Amber smugglers nabbed in Shenzhen
Updated: 2012-02-08 09:34
By Zhang Yan (China Daily)
BEIJING - Shenzhen customs officers in South China's Guangdong province detained three people suspected to have smuggled amber worth millions of yuan into the country.
Two Taiwan residents and one mainland manager were detained. The amount of money involved was up to 828 million yuan ($131 million), and the group is suspected of evading customs duties totaling around 120 million yuan, according to a statement given by the General Administration of Customs on Tuesday.
"At present, the three suspects have been transferred to the Shenzhen people's prosecutors office and are awaiting charges," said Tao Yong, a spokesperson from the General Administration of Customs.
The suspects allegedly falsely designated amber as rosin, a less expensive form of hardened resin, in their customs declarations to avoid duties, and they also declared prices at lower rates.
The group allegedly smuggled a total of 232 tons of imported amber materials valued at 828 million yuan.
Amber is resin from tens of millions of years ago that has become fossilized over millennia. It is highly valued for its aesthetic and medicinal value.
In nature, amber is far more rare than rosin, so its prices and taxes are much higher. The combined tax rate on imported rosin is 20.5 percent, while tariffs on amber can go as high as 35 percent, according to customs officials.
In April 2011, while Shenzhen customs officers were on regular patrols at the airport, they became suspicious about a container with irregularities in its paperwork.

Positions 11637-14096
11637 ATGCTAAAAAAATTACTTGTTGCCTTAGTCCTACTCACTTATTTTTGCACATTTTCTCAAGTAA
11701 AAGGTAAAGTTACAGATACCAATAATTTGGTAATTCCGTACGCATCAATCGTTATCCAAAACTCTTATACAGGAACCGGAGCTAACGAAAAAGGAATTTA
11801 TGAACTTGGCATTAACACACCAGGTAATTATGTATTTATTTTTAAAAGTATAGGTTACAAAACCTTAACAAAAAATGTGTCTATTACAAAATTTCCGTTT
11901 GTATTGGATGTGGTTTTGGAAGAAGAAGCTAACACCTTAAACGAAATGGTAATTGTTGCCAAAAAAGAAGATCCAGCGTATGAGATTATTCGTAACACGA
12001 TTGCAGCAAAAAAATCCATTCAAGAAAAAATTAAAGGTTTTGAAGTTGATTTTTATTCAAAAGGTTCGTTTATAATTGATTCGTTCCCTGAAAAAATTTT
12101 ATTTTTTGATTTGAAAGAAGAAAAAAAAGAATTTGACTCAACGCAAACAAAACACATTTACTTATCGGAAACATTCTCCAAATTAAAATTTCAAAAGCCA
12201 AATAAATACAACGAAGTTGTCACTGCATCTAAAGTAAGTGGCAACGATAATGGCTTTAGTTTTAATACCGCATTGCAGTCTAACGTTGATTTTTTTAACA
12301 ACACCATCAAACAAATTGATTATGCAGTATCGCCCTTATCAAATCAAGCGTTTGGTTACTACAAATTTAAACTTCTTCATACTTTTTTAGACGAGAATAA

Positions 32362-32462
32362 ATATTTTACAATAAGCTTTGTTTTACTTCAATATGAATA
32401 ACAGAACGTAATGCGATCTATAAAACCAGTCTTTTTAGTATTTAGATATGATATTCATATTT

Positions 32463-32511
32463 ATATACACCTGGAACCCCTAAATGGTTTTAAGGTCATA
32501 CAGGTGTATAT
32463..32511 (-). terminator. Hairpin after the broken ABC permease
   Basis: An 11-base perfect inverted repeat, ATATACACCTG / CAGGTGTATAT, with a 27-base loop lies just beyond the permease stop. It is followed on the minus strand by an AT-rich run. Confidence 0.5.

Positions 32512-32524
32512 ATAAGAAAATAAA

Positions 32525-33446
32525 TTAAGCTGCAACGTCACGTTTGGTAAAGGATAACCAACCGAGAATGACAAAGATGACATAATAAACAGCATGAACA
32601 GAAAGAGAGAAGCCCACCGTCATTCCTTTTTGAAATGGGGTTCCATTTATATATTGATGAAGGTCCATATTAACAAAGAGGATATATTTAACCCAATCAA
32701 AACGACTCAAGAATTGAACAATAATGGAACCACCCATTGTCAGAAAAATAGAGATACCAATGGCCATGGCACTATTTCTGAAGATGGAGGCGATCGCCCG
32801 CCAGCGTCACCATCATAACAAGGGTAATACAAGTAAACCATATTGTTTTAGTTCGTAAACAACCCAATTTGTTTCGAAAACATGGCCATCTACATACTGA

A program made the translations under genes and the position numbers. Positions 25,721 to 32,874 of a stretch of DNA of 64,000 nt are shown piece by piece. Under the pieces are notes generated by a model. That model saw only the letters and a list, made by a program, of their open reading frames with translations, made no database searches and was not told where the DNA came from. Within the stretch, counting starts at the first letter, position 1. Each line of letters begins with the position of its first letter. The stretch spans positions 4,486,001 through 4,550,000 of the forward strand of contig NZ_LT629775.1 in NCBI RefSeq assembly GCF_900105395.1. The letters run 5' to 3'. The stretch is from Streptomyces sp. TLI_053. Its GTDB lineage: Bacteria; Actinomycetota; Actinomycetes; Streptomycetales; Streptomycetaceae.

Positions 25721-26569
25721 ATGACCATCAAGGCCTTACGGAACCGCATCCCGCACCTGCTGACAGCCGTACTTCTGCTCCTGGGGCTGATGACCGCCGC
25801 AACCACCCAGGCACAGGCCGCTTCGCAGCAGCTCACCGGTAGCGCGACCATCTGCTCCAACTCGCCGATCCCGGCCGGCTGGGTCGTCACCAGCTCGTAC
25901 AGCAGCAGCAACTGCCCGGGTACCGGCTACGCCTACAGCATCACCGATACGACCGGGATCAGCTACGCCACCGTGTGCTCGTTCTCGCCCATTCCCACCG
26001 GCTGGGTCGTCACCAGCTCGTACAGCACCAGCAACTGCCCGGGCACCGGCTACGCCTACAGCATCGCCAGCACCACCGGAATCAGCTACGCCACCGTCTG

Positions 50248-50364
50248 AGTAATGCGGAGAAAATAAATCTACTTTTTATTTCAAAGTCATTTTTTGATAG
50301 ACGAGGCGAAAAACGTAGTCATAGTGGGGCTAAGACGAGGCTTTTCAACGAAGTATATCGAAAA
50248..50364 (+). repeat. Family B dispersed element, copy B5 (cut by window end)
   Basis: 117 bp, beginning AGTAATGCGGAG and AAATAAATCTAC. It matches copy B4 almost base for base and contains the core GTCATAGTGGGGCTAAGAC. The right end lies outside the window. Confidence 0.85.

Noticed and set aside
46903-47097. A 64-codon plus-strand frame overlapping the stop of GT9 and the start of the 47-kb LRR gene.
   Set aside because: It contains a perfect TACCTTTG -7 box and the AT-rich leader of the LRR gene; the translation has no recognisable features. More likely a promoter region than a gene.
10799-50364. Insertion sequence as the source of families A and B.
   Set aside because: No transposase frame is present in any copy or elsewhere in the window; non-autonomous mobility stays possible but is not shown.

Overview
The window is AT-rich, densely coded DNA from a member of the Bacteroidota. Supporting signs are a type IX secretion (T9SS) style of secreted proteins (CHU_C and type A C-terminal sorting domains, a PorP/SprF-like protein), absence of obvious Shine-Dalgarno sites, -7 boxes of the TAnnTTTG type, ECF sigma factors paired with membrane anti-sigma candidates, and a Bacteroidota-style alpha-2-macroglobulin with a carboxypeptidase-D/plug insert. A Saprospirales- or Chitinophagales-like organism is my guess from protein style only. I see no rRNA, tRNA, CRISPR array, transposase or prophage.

The customs declaration said that the unit contained rosin with a declaration unit price of 50 euro per kilo, but the receiving unit was a company in Shenzhen that specialized in processing amber jewelry, Peng Haihong, press officer from Shenzhen customs said.
Through sample examination, anti-smuggling police found the container actually held within it completely processed necklaces and bracelets, and the material from which the jewelry was made appeared to be natural amber, she said.
Through further investigation, Shenzhen customs discovered that from July 2010 to March 2011, the company falsely declared the imported goods as rosin a total of 14 times, according to Peng.
China is country that produces large quantities of rosin each year, and the chemical compositions of amber and rosin are basically the same, but there is a huge gap in the prices.
After acquiring solid evidence in May, 2011, Shenzhen customs sent more than 30 anti-smuggling officers to expand a large-scale crackdown and detained two Taiwan residents, seizing 500 kilograms of amber raw materials.
Meanwhile, the police also detained another suspect surnamed Qiu, the manager of a customs clearance agency in Shenzhen that helped to fabricate some fraudulent contracts and invoices.
The anti-smuggling department of Shenzhen customs confirmed the company had tried to evade tariffs worth millions of yuan by fabricated declarations.
"We will step up efforts to crack down on smuggling, and try our best to examine the declared goods as much as possible, especially the suspicious ones," said Tao Yong.